“We’re More Than Just The Guys With The Keys”: The Professional Identity of Campus Security at an Atlantic Canadian University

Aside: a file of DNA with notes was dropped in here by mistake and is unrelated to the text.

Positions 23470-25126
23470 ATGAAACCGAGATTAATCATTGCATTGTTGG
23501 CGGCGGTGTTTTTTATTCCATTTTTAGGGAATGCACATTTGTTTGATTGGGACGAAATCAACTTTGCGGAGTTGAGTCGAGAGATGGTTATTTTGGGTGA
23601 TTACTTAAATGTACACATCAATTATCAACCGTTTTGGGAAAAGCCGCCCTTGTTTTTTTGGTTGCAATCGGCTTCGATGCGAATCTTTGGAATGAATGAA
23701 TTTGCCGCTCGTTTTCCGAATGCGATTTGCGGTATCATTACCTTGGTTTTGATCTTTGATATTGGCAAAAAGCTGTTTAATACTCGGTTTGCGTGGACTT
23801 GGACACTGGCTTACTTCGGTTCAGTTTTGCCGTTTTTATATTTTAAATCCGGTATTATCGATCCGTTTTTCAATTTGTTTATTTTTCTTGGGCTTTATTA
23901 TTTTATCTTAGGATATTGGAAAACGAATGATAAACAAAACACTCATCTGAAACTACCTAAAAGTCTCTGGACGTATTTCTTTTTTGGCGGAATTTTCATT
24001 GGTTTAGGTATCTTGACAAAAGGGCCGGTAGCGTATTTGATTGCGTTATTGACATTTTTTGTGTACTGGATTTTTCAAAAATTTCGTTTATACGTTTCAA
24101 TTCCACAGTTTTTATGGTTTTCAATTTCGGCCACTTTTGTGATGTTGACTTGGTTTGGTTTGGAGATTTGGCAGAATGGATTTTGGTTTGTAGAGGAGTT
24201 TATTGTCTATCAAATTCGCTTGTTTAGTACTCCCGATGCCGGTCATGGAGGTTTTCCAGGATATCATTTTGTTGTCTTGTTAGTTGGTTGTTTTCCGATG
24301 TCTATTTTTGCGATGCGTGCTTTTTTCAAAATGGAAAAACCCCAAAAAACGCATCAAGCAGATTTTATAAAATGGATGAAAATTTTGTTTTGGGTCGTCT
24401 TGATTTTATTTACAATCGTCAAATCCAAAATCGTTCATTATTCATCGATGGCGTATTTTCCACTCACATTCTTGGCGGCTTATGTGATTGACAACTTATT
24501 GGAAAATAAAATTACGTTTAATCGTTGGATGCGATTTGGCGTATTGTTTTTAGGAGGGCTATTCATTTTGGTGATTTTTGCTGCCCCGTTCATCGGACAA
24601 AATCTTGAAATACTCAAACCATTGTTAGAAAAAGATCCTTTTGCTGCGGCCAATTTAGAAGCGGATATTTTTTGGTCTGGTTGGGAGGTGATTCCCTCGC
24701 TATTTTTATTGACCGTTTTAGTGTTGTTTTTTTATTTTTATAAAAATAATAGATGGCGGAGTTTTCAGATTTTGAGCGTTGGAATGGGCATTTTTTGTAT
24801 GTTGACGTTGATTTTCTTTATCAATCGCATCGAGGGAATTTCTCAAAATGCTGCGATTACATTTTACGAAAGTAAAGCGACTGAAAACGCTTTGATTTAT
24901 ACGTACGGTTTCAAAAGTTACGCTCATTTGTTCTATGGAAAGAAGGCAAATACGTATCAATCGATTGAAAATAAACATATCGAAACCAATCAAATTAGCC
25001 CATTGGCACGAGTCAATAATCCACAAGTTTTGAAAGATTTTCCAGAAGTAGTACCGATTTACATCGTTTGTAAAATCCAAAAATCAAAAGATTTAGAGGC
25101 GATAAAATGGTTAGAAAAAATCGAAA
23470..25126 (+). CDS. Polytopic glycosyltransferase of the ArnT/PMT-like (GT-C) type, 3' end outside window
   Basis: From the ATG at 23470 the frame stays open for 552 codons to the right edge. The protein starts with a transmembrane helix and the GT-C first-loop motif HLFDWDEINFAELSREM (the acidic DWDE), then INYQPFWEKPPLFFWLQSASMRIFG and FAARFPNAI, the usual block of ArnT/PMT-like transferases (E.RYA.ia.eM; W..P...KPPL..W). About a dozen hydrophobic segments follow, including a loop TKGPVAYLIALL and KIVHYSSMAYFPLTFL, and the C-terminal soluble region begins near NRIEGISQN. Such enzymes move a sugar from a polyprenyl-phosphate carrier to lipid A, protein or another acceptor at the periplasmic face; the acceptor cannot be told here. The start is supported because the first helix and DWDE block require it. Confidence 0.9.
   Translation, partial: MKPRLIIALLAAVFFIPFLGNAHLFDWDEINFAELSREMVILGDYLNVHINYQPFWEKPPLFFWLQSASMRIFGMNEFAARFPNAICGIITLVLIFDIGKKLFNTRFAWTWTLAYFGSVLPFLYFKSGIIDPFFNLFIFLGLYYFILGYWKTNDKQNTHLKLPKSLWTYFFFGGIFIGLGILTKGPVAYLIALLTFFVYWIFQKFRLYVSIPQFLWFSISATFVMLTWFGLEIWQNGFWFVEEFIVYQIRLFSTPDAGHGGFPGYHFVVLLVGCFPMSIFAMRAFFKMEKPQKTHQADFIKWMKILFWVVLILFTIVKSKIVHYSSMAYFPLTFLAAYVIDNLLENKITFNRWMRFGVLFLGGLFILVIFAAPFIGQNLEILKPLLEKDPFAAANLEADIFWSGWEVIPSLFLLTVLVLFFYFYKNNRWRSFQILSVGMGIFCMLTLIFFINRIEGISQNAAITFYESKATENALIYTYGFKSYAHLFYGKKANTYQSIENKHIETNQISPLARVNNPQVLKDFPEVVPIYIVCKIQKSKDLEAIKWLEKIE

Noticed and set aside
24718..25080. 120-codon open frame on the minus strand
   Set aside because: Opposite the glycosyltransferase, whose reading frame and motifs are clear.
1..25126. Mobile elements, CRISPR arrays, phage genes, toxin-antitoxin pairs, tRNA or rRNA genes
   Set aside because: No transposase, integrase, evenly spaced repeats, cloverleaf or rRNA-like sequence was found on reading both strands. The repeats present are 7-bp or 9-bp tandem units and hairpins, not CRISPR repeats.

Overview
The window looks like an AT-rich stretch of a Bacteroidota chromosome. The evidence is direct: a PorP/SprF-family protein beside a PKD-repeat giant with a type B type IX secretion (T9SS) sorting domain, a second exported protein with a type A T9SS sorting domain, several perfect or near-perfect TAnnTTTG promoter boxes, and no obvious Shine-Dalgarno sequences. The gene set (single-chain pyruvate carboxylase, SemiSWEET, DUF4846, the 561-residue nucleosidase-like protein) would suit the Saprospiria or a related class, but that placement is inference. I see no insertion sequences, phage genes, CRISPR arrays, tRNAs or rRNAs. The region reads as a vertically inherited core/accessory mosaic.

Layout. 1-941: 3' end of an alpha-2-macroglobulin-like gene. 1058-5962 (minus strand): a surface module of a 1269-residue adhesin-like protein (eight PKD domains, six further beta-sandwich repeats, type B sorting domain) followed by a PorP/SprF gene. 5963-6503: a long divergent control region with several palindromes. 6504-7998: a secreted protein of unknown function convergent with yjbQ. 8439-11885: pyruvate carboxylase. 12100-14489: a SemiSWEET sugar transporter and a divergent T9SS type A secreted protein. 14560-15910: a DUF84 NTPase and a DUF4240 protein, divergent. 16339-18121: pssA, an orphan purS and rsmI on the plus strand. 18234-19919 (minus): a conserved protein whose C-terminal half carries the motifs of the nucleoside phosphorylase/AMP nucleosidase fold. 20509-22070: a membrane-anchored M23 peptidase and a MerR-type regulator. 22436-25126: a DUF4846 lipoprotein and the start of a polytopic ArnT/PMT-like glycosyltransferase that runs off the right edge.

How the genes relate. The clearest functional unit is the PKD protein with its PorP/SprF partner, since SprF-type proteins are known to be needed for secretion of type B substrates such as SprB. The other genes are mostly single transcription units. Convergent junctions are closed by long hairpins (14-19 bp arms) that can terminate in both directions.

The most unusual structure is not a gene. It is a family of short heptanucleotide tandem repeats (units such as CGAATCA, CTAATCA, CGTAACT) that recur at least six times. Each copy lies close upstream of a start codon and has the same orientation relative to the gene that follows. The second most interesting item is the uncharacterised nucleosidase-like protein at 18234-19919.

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Currently there is little research on in-house campus security. Thus far literature has only looked at campus police and non-campus security organizations. This ethnography explores the professional identity and role of campus security officers at Dalhousie University in Nova Scotia, Canada. Through the ethnographic approach of participant observation ride-alongs and interviews, the researcher examines the organizational structure, social norms and perspectives of Dalhousie Security personnel. Findings suggest that security officers view their professional identity through a lens of role multi-functionality. Dalhousie Security has shifted its philosophy towards a more complex community-oriented approach and are unlike campus police who are tied to an identity of law enforcement, the community-oriented approach complements campus security’s multifunctional identity and has lead to greater integration into the university community and improved professional role satisfaction among security officers. This ethnography contributes valuable anthropological insight to the research on private security and security on university campuses.